The Polyextremophilic Bacterium Clostridium paradoxum Attains Piezophilic Traits by Modulating Its Energy Metabolism and Cell Membrane Composition

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In polyextremophiles, i.e., microorganisms growing preferentially under multiple extremes, synergistic effects may allow growth when application of the same extremes alone would not. High hydrostatic pressure (HP) is rarely considered in studies of polyextremophiles, and its role in potentially enhancing tolerance to other extremes remains unclear. Here, we investigated the HP-temperature response in Clostridium paradoxum, a haloalkaliphilic moderately thermophilic endospore-forming bacterium, in the range of 50 to 70°C and 0.1 to 30 MPa. At ambient pressure, growth limits were extended from the previously reported 63°C to 70°C, defining C. paradoxum as an actual thermophile. Concomitant application of high HP and temperature compared to standard conditions (i.e., ambient pressure and 50°C) remarkably enhanced growth, with an optimum growth rate observed at 22 MPa and 60°C. HP distinctively defined C. paradoxum physiology, as at 22 MPa biomass, production increased by 75% and the release of fermentation products per cell decreased by >50% compared to ambient pressure. This metabolic modulation was apparently linked to an energy-preserving mechanism triggered by HP, involving a shift toward pyruvate as the preferred energy and carbon source. High HPs decreased cell damage, as determined by Syto9 and propidium iodide staining, despite no organic solute being accumulated intracellularly. A distinct reduction in carbon chain length of phospholipid fatty acids (PLFAs) and an increase in the amount of branched-chain PLFAs occurred at high HP. Our results describe a multifaceted, cause-and-effect relationship between HP and cell metabolism, stressing the importance of applying HP to define the boundaries for life under polyextreme conditions.IMPORTANCE Hydrostatic pressure (HP) is a fundamental parameter influencing biochemical reactions and cell physiology; however, it is less frequently applied than other factors, such as pH, temperature, and salinity, when studying polyextremophilic microorganisms. In particular, how HP affects microbial tolerance to other and multiple extremes remains unclear. Here, we show that under polyextreme conditions of high pH and temperature, Clostridium paradoxum demonstrates a moderately piezophilic nature as cultures grow to highest cell densities and most efficiently at a specific combination of temperature and HP. Our results highlight the importance of considering HP when exploring microbial physiology under extreme conditions and thus have implications for defining the limits for microbial life in nature and for optimizing industrial bioprocesses occurring under multiple extremes.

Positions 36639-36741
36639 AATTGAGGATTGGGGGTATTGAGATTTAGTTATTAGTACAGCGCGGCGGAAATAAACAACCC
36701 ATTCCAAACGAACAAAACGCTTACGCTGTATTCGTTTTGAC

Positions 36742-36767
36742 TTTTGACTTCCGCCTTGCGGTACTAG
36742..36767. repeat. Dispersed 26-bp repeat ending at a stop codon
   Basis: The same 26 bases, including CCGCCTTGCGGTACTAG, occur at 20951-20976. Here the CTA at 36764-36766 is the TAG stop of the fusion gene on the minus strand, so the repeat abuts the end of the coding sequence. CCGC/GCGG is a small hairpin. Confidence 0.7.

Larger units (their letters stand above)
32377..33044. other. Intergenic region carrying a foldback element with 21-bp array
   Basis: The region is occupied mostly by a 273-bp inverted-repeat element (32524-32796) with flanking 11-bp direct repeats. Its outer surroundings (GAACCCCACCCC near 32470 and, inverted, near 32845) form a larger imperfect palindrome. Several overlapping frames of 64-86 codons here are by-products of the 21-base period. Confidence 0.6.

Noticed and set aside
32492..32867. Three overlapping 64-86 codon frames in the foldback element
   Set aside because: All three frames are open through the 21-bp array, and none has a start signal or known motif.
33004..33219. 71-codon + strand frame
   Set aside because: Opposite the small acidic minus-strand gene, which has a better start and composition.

TidsskriftApplied and Environmental Microbiology
StatusUdgivet - 1 aug. 2019
Eksternt udgivetJa

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Copyright © 2019 American Society for Microbiology.

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